Social stress engages opioid regulation of locus coeruleus norepinephrine neurons and induces a state of cellular and physical opiate dependence

Neuropsychopharmacology. 2013 Sep;38(10):1833-43. doi: 10.1038/npp.2013.117. Epub 2013 May 10.


Stress is implicated in diverse psychiatric disorders including substance abuse. The locus coeruleus-norepinephrine (LC-NE) system is a major stress response system that is also a point of intersection between stress neuromediators and endogenous opioids and so may be a site at which stress can influence drug-taking behaviors. As social stress is a common stressor for humans, this study characterized the enduring impact of repeated social stress on LC neuronal activity. Rats were exposed to five daily consecutive sessions of social stress using the resident-intruder model or control manipulation. LC discharge rate recorded 2 days after the last manipulation was decreased in stressed rats compared with controls. By 10 days after the last manipulation, LC rates were comparable between groups. Systemic administration of the opiate antagonist, naloxone, robustly increased LC discharge rate in a manner suggestive of opiate withdrawal, selectively in stressed rats when administered 2 or 10 days after the last manipulation. This was accompanied by behavioral signs of mild opiate withdrawal. Western blot and electron microscopic studies indicated that repeated social stress decreased corticotropin-releasing factor type 1 receptor and increased μ-opioid receptor levels in the LC. Together, the results suggest that repeated social stress engages endogenous opioid modulation of LC activity and induces signs of cellular and physical opiate dependence that endure after the stress. These cellular effects may predispose individuals with a history of repeated social stress to substance abuse behaviors.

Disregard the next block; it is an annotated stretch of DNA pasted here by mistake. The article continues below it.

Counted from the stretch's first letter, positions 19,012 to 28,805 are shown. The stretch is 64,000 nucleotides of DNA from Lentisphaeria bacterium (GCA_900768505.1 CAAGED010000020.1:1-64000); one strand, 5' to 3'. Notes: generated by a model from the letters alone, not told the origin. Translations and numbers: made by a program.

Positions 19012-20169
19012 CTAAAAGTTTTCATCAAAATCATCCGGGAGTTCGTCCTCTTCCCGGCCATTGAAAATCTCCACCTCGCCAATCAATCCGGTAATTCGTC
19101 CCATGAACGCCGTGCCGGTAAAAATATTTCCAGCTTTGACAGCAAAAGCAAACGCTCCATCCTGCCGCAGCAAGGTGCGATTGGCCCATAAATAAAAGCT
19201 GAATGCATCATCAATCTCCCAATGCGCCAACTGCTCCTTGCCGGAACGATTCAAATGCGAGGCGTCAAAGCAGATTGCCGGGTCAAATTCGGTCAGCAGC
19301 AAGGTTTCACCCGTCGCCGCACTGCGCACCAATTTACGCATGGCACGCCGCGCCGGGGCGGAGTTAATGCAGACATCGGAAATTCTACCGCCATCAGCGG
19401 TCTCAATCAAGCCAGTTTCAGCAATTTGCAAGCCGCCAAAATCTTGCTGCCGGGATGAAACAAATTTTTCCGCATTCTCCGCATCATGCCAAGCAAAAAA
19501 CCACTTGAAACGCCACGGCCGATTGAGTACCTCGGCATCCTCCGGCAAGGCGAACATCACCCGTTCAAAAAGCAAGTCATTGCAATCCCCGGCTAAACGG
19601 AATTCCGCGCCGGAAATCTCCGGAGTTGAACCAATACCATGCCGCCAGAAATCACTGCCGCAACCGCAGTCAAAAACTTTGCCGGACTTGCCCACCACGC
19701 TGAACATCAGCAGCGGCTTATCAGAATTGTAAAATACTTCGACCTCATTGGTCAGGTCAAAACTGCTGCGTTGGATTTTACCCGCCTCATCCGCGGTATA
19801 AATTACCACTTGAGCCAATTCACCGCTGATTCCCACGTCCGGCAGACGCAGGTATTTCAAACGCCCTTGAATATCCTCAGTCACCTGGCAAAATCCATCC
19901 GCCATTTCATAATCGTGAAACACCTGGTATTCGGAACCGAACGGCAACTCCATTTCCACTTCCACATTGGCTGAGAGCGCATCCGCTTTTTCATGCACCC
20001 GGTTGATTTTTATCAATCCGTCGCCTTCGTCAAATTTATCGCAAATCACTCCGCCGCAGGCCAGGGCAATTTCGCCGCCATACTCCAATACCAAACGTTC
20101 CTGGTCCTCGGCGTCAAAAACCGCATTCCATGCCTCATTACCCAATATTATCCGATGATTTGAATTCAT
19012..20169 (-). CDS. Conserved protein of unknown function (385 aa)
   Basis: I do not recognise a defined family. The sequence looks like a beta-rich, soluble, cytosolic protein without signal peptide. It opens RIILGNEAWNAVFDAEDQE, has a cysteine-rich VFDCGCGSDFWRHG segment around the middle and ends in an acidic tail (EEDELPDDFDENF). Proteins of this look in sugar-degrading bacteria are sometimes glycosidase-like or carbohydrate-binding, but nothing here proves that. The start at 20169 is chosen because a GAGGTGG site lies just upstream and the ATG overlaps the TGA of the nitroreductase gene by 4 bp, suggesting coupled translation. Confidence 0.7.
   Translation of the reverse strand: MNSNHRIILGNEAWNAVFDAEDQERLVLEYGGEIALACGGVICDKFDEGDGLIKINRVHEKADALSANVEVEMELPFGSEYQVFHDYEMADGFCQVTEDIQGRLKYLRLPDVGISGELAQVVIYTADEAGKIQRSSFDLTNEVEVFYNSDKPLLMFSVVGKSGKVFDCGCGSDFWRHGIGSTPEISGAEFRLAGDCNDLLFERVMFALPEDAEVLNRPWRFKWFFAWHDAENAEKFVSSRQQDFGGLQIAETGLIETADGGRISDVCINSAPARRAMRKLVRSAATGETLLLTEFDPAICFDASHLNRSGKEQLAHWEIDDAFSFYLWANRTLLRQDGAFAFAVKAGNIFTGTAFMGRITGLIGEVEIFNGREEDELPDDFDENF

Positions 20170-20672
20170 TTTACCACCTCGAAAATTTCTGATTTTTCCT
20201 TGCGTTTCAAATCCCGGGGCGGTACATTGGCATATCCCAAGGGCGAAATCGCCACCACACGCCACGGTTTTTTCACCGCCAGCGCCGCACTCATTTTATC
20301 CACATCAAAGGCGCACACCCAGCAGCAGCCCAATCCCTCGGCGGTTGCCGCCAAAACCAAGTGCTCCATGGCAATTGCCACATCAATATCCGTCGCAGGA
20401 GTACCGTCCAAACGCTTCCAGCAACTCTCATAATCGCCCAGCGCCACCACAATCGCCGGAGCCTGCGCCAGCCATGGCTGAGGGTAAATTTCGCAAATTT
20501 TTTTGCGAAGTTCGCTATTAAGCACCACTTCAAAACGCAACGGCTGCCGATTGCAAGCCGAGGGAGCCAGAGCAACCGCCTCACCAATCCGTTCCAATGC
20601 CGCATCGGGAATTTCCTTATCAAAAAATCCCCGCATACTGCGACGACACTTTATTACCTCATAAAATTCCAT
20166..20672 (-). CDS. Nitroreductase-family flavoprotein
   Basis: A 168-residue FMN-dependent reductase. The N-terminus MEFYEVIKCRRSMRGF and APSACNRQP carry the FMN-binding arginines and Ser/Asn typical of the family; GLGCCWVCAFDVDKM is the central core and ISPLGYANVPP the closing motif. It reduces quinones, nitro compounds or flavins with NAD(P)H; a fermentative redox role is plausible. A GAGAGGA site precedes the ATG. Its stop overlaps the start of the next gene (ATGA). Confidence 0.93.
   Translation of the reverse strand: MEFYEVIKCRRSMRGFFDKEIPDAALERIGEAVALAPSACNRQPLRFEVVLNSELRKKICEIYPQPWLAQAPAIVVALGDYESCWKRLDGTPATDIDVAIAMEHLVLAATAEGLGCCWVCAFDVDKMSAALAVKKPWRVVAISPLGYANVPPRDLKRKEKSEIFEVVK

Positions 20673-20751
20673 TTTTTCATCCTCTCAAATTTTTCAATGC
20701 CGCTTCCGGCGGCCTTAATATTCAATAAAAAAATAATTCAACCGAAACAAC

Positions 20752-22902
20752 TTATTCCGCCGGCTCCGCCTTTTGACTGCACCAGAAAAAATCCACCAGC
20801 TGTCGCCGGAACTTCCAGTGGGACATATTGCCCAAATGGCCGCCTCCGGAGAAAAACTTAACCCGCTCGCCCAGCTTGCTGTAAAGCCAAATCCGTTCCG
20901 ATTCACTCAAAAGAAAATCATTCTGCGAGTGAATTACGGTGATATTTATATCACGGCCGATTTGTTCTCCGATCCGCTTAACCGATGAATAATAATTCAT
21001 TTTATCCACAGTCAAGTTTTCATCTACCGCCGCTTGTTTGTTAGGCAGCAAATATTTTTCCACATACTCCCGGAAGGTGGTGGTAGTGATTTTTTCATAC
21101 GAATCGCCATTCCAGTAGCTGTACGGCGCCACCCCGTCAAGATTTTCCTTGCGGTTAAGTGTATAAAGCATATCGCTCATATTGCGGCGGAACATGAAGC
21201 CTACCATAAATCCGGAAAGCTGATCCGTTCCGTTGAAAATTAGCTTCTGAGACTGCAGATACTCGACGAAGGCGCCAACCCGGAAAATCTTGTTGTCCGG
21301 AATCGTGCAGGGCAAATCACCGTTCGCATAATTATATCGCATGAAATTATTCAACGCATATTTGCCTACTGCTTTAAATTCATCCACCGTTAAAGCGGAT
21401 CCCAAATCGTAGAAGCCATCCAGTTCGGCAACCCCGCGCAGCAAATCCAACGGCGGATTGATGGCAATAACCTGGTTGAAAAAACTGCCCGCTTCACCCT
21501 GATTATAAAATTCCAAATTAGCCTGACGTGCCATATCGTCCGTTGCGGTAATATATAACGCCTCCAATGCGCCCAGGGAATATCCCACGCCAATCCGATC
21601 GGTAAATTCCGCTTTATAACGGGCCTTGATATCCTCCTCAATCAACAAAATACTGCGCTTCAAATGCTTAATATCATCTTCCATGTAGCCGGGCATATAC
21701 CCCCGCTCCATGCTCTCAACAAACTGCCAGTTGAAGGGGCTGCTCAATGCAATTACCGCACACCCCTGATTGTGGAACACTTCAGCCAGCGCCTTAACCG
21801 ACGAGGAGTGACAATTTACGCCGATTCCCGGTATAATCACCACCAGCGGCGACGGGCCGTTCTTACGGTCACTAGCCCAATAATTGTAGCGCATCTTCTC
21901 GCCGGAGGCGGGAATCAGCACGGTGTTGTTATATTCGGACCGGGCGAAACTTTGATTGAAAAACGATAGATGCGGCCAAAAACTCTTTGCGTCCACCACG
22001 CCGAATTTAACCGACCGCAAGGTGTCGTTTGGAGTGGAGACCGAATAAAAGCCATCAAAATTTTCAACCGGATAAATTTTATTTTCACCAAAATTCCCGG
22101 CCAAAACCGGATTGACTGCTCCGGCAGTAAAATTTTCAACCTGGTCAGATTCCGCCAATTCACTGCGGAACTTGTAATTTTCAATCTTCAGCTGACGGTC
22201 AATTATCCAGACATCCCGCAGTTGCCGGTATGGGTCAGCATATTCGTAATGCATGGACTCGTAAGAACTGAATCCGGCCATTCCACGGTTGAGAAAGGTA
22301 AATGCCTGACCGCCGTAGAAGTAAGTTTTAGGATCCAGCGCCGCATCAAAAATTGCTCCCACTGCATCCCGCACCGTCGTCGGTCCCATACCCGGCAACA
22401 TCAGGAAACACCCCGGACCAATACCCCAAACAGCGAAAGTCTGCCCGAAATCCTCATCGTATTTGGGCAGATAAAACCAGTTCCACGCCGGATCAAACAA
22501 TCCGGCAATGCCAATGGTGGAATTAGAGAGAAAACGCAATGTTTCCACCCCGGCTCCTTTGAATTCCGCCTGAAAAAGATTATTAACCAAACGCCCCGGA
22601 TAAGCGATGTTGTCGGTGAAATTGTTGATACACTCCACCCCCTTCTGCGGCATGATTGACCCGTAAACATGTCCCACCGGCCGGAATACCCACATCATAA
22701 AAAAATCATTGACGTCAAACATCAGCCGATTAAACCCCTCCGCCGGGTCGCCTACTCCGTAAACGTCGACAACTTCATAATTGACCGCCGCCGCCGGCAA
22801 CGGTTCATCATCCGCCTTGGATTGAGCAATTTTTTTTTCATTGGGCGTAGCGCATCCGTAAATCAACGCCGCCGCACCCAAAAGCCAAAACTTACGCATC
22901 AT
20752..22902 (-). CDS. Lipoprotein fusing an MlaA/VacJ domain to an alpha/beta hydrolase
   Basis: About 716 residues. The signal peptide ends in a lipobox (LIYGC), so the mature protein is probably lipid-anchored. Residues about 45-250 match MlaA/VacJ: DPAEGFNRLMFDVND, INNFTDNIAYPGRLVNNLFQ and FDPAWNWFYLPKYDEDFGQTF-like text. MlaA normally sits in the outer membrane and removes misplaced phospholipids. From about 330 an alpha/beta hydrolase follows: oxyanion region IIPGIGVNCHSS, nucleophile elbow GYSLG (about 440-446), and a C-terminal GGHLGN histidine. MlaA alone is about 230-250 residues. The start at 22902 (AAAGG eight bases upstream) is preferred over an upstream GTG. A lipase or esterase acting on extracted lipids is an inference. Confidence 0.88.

Publication types

  • Research Support, N.I.H., Extramural
  • Research Support, Non-U.S. Gov't
  • Research Support, U.S. Gov't, Non-P.H.S.

MeSH terms

  • Action Potentials / drug effects
  • Action Potentials / physiology
  • Adrenergic Neurons / drug effects
  • Adrenergic Neurons / metabolism*
  • Animals
  • Locus Coeruleus / drug effects
  • Locus Coeruleus / metabolism*
  • Locus Coeruleus / physiopathology
  • Male
  • Naloxone / pharmacology
  • Narcotic Antagonists / pharmacology
  • Opioid-Related Disorders / complications
  • Opioid-Related Disorders / metabolism
  • Opioid-Related Disorders / pathology
  • Opioid-Related Disorders / physiopathology*
  • Opioid-Related Disorders / psychology
  • Rats
  • Receptors, Corticotropin-Releasing Hormone / metabolism
  • Receptors, Opioid, mu / antagonists & inhibitors
  • Receptors, Opioid, mu / metabolism*
  • Stress, Psychological / complications
  • Stress, Psychological / metabolism
  • Stress, Psychological / physiopathology*
  • Stress, Psychological / psychology
  • Substance Withdrawal Syndrome / psychology


  • Narcotic Antagonists
  • Oprm1 protein, rat
  • Receptors, Corticotropin-Releasing Hormone
  • Receptors, Opioid, mu
  • Naloxone
  • CRF receptor type 1